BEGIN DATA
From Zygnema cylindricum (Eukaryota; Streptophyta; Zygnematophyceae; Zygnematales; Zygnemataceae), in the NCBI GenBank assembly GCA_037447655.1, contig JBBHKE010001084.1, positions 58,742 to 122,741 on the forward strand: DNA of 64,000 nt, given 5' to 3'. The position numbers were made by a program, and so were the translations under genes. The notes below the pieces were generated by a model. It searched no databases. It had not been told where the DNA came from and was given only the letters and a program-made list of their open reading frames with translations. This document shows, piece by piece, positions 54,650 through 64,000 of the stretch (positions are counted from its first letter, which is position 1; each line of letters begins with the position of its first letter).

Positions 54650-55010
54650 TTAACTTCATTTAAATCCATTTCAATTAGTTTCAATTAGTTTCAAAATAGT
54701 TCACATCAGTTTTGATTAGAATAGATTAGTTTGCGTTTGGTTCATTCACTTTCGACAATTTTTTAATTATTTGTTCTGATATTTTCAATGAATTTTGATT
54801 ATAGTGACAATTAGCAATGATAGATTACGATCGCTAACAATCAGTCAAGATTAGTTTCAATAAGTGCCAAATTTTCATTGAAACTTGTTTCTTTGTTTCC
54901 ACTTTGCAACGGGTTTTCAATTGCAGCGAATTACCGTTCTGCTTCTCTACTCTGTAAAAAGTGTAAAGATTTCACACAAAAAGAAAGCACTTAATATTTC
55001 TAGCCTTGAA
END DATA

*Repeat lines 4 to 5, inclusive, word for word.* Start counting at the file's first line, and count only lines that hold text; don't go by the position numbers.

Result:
54701 TCACATCAGTTTTGATTAGAATAGATTAGTTTGCGTTTGGTTCATTCACTTTCGACAATTTTTTAATTATTTGTTCTGATATTTTCAATGAATTTTGATT
54801 ATAGTGACAATTAGCAATGATAGATTACGATCGCTAACAATCAGTCAAGATTAGTTTCAATAAGTGCCAAATTTTCATTGAAACTTGTTTCTTTGTTTCC